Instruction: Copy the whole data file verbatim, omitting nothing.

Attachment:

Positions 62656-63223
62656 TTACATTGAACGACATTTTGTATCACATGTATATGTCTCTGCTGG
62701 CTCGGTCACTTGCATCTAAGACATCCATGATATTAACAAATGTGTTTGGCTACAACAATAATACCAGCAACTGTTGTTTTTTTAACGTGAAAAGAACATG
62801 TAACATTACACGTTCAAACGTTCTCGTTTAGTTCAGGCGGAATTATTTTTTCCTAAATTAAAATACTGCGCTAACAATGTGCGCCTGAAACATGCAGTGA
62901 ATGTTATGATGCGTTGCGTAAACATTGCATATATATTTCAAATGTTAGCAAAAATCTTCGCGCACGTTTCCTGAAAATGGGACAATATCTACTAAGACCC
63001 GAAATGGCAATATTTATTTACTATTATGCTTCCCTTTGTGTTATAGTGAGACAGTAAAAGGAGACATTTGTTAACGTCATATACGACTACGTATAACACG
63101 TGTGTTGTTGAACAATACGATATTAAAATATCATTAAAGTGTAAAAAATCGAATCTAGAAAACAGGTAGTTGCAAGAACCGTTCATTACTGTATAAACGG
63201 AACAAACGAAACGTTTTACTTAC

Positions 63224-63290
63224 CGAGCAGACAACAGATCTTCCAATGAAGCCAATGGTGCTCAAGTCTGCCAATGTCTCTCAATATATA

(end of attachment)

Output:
Positions 62656-63223
62656 TTACATTGAACGACATTTTGTATCACATGTATATGTCTCTGCTGG
62701 CTCGGTCACTTGCATCTAAGACATCCATGATATTAACAAATGTGTTTGGCTACAACAATAATACCAGCAACTGTTGTTTTTTTAACGTGAAAAGAACATG
62801 TAACATTACACGTTCAAACGTTCTCGTTTAGTTCAGGCGGAATTATTTTTTCCTAAATTAAAATACTGCGCTAACAATGTGCGCCTGAAACATGCAGTGA
62901 ATGTTATGATGCGTTGCGTAAACATTGCATATATATTTCAAATGTTAGCAAAAATCTTCGCGCACGTTTCCTGAAAATGGGACAATATCTACTAAGACCC
63001 GAAATGGCAATATTTATTTACTATTATGCTTCCCTTTGTGTTATAGTGAGACAGTAAAAGGAGACATTTGTTAACGTCATATACGACTACGTATAACACG
63101 TGTGTTGTTGAACAATACGATATTAAAATATCATTAAAGTGTAAAAAATCGAATCTAGAAAACAGGTAGTTGCAAGAACCGTTCATTACTGTATAAACGG
63201 AACAAACGAAACGTTTTACTTAC

Positions 63224-63290
63224 CGAGCAGACAACAGATCTTCCAATGAAGCCAATGGTGCTCAAGTCTGCCAATGTCTCTCAATATATA